If you want to refinance, it could be a problem if you only put down 5% or 10% when you bought the house. You need to have about 20% in equity to do most refinances. The FHA 40-year long has costs, but it can be a great option for people who risk going into foreclosure.

7 Reasons why 40 Year Mortgage Loans Are Looking Good.

When you are thinking about a mortgage and buying a home, it’s smart to review all options. One of the loan choices that is gaining more attention is the 40-year mortgage. A 40-year mortgage has lower payments than a 30-year or 15-year mortgage. This fact can help you afford a home that is more expensive or make the mortgage more affordable. While there are advantages and disadvantages of a 40-year mortgage, there is no question they are becoming more popular as home values rise.

Below are more things to know about these loans and why they could be a good fit for your needs.

Some Lenders Offer 10-Year Interest Only

One way some lenders offer 40-year mortgages is like this: You pay 10 years interest only with lower payments, then 30 years paying principal and interest. This is a way you can have lower payments when you are making less money. Then, after you have had raises and promotions, you can move into the interest and principal portion of the mortgage for 30 years.

Some Lenders Offer Variable Rates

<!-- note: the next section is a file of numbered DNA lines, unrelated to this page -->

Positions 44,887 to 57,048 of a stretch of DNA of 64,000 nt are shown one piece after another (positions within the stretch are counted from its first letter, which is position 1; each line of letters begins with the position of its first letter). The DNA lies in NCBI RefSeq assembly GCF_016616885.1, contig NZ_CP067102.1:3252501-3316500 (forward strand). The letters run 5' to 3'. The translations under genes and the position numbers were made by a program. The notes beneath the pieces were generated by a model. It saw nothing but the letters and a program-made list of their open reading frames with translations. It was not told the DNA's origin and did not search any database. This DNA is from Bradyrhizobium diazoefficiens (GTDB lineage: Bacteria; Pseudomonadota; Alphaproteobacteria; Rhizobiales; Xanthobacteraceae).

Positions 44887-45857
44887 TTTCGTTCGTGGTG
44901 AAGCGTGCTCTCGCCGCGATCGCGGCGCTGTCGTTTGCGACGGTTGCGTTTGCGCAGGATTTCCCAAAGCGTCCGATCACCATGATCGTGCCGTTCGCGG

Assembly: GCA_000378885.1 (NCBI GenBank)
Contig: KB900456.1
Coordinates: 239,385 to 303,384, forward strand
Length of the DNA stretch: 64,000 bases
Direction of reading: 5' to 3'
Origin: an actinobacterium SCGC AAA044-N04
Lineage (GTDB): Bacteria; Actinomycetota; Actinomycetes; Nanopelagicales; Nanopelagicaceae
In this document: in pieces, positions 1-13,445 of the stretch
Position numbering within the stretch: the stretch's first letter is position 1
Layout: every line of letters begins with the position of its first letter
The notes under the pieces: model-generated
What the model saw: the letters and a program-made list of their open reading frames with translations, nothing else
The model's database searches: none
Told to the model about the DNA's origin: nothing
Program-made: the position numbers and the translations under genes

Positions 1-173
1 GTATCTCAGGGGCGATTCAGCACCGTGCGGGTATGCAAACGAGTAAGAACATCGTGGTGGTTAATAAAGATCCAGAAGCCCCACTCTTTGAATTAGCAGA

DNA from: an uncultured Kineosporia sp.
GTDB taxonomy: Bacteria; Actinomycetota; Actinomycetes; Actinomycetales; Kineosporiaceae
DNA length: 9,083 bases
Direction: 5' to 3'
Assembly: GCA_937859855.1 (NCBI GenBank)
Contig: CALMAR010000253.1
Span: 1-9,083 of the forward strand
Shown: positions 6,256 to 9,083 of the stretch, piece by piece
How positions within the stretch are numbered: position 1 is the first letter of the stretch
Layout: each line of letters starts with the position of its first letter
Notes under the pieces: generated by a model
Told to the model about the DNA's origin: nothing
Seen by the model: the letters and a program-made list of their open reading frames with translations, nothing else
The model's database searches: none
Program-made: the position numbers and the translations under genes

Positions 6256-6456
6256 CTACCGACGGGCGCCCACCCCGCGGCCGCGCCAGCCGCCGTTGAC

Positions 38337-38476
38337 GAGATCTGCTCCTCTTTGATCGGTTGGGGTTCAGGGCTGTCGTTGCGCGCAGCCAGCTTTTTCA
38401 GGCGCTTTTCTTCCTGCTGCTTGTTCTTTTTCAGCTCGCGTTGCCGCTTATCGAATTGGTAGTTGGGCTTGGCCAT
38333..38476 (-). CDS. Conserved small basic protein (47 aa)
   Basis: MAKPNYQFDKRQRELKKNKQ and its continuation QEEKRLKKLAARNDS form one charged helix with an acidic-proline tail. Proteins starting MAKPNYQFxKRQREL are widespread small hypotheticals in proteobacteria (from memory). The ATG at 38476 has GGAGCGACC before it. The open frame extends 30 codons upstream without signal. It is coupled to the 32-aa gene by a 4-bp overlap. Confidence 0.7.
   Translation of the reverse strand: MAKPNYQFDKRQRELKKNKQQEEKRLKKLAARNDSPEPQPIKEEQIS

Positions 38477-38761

There also are lenders that offer variable rates on 40-year mortgages. You can get a loan that may be fixed for five years and then reset into a fixed rate for the rest of the loan.

Fixed Rates Available

Interest rates on mortgages are still low in 2022, but they are likely to rise soon as the Fed is planning to raise rates several times this year. You can get a low, fixed-rate mortgage that lasts for 40 years but you will need to act soon to lock in low rates.

More Lenders Offer 40-Year Mortgages

It’s more possible today than a few years ago to get a 40-year mortgage. While not every lender offers them yet, they are becoming more known because home values have risen dramatically in the last two years.

Sometimes it is easier to extend a 30-year mortgage to 40 years, if you are having difficulty with the payments. It is possible to extend some loans to 40 years that are backed by Freddie Mac, Fannie Mae, FHA and VA.

More Purchasing Power

If you have noticed, home prices have shot up 20% or more in the last year in many cities across America. This fact makes it harder for millions of people to afford a home.

But with a 40-year mortgage, you may be able to have lower monthly payments so you can buy a home.

Can Refinance into A Shorter Mortgage

A new strategy for some borrowers who have a lower income is to get a 40-year mortgage with a lower payment for a few years.